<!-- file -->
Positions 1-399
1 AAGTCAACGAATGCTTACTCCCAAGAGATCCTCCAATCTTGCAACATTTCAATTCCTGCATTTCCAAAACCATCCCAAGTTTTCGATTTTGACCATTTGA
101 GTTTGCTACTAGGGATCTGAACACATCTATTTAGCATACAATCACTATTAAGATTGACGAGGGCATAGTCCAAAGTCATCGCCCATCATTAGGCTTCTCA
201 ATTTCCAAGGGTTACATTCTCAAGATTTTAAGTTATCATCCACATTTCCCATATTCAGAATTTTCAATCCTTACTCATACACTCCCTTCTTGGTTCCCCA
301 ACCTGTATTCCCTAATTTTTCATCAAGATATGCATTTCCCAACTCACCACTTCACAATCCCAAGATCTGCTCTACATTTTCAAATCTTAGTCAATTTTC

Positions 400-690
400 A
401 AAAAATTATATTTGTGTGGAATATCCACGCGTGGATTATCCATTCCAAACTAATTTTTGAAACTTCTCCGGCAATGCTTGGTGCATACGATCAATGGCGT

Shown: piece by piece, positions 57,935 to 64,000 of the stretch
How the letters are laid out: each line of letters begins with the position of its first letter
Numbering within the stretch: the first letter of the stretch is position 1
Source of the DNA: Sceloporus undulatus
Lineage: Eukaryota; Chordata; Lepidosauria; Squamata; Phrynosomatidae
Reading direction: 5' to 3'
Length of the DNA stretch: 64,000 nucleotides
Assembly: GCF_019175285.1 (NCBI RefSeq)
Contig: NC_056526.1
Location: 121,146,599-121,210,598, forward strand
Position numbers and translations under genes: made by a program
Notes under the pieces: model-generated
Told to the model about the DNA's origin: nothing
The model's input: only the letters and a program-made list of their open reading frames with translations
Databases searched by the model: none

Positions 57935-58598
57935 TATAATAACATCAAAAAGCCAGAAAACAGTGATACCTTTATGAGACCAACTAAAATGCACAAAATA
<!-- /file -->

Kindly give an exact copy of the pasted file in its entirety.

Positions 1-399
1 AAGTCAACGAATGCTTACTCCCAAGAGATCCTCCAATCTTGCAACATTTCAATTCCTGCATTTCCAAAACCATCCCAAGTTTTCGATTTTGACCATTTGA
101 GTTTGCTACTAGGGATCTGAACACATCTATTTAGCATACAATCACTATTAAGATTGACGAGGGCATAGTCCAAAGTCATCGCCCATCATTAGGCTTCTCA
201 ATTTCCAAGGGTTACATTCTCAAGATTTTAAGTTATCATCCACATTTCCCATATTCAGAATTTTCAATCCTTACTCATACACTCCCTTCTTGGTTCCCCA
301 ACCTGTATTCCCTAATTTTTCATCAAGATATGCATTTCCCAACTCACCACTTCACAATCCCAAGATCTGCTCTACATTTTCAAATCTTAGTCAATTTTC

Positions 400-690
400 A
401 AAAAATTATATTTGTGTGGAATATCCACGCGTGGATTATCCATTCCAAACTAATTTTTGAAACTTCTCCGGCAATGCTTGGTGCATACGATCAATGGCGT

Shown: piece by piece, positions 57,935 to 64,000 of the stretch
How the letters are laid out: each line of letters begins with the position of its first letter
Numbering within the stretch: the first letter of the stretch is position 1
Source of the DNA: Sceloporus undulatus
Lineage: Eukaryota; Chordata; Lepidosauria; Squamata; Phrynosomatidae
Reading direction: 5' to 3'
Length of the DNA stretch: 64,000 nucleotides
Assembly: GCF_019175285.1 (NCBI RefSeq)
Contig: NC_056526.1
Location: 121,146,599-121,210,598, forward strand
Position numbers and translations under genes: made by a program
Notes under the pieces: model-generated
Told to the model about the DNA's origin: nothing
The model's input: only the letters and a program-made list of their open reading frames with translations
Databases searched by the model: none

Positions 57935-58598
57935 TATAATAACATCAAAAAGCCAGAAAACAGTGATACCTTTATGAGACCAACTAAAATGCACAAAATA